Jeremy Pelt Takes a New Path
Elaborate on why you went into this new direction, after you had such a successful run with the quintet, just as it was beginning to receive more critical recognition.
Itís bittersweet. After November (MaxJazz, 2008), which was the first quintet record, by the time we got to Men Of Honor (HighNote, 2010), we were well on our way to establishing a core vibe within the group. Certainly, we were getting there by the time of The Talented Mr. Pelt (HighNote, 2011) and Soul (HighNote, 2012). However, that was six years in the making. I couldnít wait for everybody else to catch up.
The fact that the critics and fans finally latched onto it during the last disc is great from the standpoint of finally getting some recognition. But itís bittersweet because it came too late. My head was already someplace else by the middle of last year.
So the transition in my yearning to do something else had already taken place. I canít go into something half-heartedly and say that Iím going to continue the quintet, because itís going to sound half-assed.
Hopefully, it wonít take critics and fans the same amount of time to latch onto what Iím doing with this new band. I donít want it to be another six years after Iíve moved on to something else for people to say, ďOh, but we love Water And Earth.Ē
Could you talk about stepping into a mentoring role with this new band?
Iím not old, but Iím not young. Thirty-seven is still young. I donít shy away from the mentor capacity because I think that the younger musicians need somebody like me. Also, I think they appreciate it—as long as Iím not standing over them, saying, ďSon, donít do that!Ē I have them to do what they do. I donít change anybodyís playing.
One of the things that I always impress upon them is the value of a show. When you went to go see Art Blakey or any of the legendary cats, you wouldnít see any [sheet] music on that stage. Yes, you saw music on the stage at Bohemian Caverns, because David and Burniss just joined us on this tour. In Toronto, we had Ritchie Goods and Frank LoCrasto. David and Burniss still need to learn the music, so I will allow music on the bandstand. But after a while, I donít want to see it because that detracts from the show. I hate dead air during a performance. I hate, ďOK, now weíre going to do this song,Ē and having to wait for someone to flip through pages of music. You didnít pay $25 or $30 to see that. The show has to have a certain flow to it.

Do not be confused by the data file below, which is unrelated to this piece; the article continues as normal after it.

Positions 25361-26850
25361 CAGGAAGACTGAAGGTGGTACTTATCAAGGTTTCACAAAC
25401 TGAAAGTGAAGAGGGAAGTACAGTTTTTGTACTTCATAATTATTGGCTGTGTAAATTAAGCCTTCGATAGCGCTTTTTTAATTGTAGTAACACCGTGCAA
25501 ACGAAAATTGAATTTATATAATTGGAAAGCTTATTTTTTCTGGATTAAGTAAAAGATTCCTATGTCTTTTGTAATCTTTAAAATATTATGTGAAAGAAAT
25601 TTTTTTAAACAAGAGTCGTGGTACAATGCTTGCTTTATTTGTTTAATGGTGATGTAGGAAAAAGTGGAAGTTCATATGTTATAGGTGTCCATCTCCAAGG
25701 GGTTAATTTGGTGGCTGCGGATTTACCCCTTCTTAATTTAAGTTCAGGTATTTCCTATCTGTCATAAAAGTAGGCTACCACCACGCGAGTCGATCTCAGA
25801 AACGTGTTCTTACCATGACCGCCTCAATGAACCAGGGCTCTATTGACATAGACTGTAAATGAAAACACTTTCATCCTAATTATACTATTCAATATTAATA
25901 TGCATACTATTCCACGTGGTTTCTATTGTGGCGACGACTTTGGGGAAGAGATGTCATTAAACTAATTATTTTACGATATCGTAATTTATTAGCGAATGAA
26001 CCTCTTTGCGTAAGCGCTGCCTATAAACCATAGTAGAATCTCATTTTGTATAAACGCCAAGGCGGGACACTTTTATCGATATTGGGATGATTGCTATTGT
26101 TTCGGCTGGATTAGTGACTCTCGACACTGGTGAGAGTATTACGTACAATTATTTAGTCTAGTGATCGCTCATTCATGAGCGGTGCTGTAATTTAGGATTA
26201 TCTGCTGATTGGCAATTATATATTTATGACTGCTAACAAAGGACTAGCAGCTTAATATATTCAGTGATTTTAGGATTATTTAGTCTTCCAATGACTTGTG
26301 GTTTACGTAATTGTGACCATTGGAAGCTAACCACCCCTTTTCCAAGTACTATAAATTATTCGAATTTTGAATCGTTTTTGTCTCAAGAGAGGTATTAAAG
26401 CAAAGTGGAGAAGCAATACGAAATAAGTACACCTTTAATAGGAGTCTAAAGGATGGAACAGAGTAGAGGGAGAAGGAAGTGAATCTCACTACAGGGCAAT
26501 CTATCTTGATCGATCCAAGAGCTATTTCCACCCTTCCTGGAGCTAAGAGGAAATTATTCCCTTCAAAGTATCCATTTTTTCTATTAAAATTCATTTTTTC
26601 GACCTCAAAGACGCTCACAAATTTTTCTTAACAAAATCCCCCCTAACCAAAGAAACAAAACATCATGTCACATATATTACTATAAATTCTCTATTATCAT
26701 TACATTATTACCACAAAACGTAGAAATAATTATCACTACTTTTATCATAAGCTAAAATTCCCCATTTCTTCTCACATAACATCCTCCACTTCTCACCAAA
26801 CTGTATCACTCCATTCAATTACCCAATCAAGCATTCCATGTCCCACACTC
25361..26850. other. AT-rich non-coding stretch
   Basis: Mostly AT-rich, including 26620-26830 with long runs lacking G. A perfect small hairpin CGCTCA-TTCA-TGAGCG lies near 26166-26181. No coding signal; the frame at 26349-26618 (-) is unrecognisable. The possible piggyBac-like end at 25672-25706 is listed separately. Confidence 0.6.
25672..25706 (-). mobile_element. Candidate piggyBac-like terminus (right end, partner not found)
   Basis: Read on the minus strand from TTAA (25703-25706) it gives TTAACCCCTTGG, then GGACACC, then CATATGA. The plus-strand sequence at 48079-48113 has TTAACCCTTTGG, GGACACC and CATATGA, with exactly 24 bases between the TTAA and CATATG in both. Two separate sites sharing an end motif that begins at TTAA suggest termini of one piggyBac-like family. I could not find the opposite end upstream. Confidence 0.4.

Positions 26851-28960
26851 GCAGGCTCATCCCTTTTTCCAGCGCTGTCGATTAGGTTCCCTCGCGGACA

Talk briefly, from a trumpeterís standpoint, about the challenges of utilizing sonic effects and wah-wah pedals without mimicking Miles Davis too much.
Iíve learned that people are going to compare you no matter what. If I put a wah-wah on a kazoo, they would still say that this is some Miles Davis shit. I canít escape it. At some point, nearly every jazz trumpeter was toying with electronics in the í70s; I think Woody Shaw is one of the few who didnít. And people like Eddie Henderson, Freddie Hubbard, Don Cherry and Don Ellis had a certain individual take on it. Thatís the strongest thing that I can possibly do, which is to try to make it as individual as possible.
I certainly have it in me to want to take everyone to task for saying, ďMiles, Miles, Miles!Ē But thatís so time-consuming. At a certain point, I have to ask if calling people out is going to detract from what Iím actually trying to do. So now, my thing is: If all you can come up with is Miles Davis, then that means that youíre not even listening to a lot of stuff.
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